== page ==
AUSTIN (CBSDFW.COM/AP) — Texas’ election chief says he immediately gave prosecutors an ultimately flawed list 58,000 potential noncitizen voters “to get the data in the hands of someone who could do something with it.”

Secretary of State David Whitley spoke publicly Thursday for the first time since his office questioned the citizenship of thousands of Texas voters since 1996.

At the time Texas Secretary of State spokesman Sam Taylor said the office was “very confident” the citizenship data used was current. But the state quickly backpedaled after discovering scores of voters were wrongly flagged.

Dallas resident Julieta Garibay was one of the people flagged as being a non-citizen voter. Garibay became an American citizen in 2018 and voted that same year. “I mean it’s outrageous because we have gone through the process. We are exercising our right to vote,” she told CBS 11 News. “It’s really outrageous that without even doing the duly work of investigating who’s on the list, why are they there. Just going out there and sounding a very false alarm.”

Whitley is facing Senate confirmation for his job. He deflected questions over whether his office made mistakes and had no update on how much the list has shrunk.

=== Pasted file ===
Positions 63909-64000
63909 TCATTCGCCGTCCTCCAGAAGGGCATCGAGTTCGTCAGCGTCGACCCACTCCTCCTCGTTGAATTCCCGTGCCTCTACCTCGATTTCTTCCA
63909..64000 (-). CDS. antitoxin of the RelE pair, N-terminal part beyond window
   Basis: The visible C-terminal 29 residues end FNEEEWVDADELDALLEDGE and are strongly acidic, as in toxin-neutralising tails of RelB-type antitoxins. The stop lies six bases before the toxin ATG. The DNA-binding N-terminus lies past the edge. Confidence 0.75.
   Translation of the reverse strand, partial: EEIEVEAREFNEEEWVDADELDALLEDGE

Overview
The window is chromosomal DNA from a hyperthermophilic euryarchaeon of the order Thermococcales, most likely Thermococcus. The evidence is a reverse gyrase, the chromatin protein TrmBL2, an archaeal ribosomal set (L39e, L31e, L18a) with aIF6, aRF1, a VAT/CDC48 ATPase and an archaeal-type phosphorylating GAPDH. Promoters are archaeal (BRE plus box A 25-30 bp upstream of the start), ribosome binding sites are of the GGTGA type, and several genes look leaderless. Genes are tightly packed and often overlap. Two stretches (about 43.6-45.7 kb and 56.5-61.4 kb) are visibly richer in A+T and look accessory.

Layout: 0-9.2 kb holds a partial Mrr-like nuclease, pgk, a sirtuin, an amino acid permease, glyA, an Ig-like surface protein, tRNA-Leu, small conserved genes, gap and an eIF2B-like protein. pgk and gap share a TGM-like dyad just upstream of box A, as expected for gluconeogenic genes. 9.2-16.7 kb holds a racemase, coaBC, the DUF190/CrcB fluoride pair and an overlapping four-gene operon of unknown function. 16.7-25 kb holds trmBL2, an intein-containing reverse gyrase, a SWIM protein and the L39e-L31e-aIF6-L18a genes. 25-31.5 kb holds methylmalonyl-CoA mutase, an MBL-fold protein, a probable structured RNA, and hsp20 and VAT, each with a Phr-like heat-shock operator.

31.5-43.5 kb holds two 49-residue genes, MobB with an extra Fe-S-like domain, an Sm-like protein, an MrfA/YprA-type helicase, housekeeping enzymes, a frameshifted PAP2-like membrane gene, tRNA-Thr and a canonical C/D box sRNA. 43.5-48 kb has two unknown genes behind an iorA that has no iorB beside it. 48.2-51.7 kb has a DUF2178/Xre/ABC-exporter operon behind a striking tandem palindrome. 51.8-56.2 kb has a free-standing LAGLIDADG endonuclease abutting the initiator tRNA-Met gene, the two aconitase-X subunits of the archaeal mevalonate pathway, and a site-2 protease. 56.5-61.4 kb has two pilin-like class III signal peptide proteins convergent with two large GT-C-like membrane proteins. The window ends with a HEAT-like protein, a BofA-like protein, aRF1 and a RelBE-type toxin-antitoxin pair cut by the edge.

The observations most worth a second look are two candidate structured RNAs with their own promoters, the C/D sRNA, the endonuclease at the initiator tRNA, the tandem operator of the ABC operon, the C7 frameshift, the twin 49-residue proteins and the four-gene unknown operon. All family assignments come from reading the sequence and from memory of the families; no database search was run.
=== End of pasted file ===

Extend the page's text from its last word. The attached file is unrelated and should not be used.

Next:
Days after claiming nearing 100,000 people in Texas had been identified as non-citizens matching voter registration records, the ACLU and a dozen other groups slammed state elections officials. ACLU of Texas legal director Andre Segura said, “History has shown that voter fraud is extremely rare and efforts to identify unlawful voting en masse have proven to be highly inaccurate.”

President Donald Trump seized on the original announcement to renew his unsubstantiated claims of widespread voter fraud.

The American Civil Liberties Union of Texas, the national ACLU, the Texas Civil Rights Project, Demos, and the Lawyers’ Committee for Civil Rights Under Law have sued the state for creating and rolling out the flawed list, launching a new voting rights battle in Texas.

(© Copyright 2019 CBS Broadcasting Inc. All Rights Reserved. The Associated Press contributed to this report.)